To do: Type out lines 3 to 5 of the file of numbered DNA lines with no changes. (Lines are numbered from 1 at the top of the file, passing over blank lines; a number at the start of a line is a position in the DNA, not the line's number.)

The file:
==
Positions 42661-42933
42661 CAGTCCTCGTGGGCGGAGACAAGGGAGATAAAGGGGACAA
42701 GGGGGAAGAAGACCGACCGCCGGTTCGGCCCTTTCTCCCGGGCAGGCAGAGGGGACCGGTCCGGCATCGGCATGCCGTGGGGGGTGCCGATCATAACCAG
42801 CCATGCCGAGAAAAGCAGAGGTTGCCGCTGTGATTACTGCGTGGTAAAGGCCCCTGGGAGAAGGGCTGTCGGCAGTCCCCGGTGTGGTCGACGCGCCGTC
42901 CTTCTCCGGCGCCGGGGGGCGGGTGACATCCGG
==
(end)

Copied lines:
42701 GGGGGAAGAAGACCGACCGCCGGTTCGGCCCTTTCTCCCGGGCAGGCAGAGGGGACCGGTCCGGCATCGGCATGCCGTGGGGGGTGCCGATCATAACCAG
42801 CCATGCCGAGAAAAGCAGAGGTTGCCGCTGTGATTACTGCGTGGTAAAGGCCCCTGGGAGAAGGGCTGTCGGCAGTCCCCGGTGTGGTCGACGCGCCGTC
42901 CTTCTCCGGCGCCGGGGGGCGGGTGACATCCGG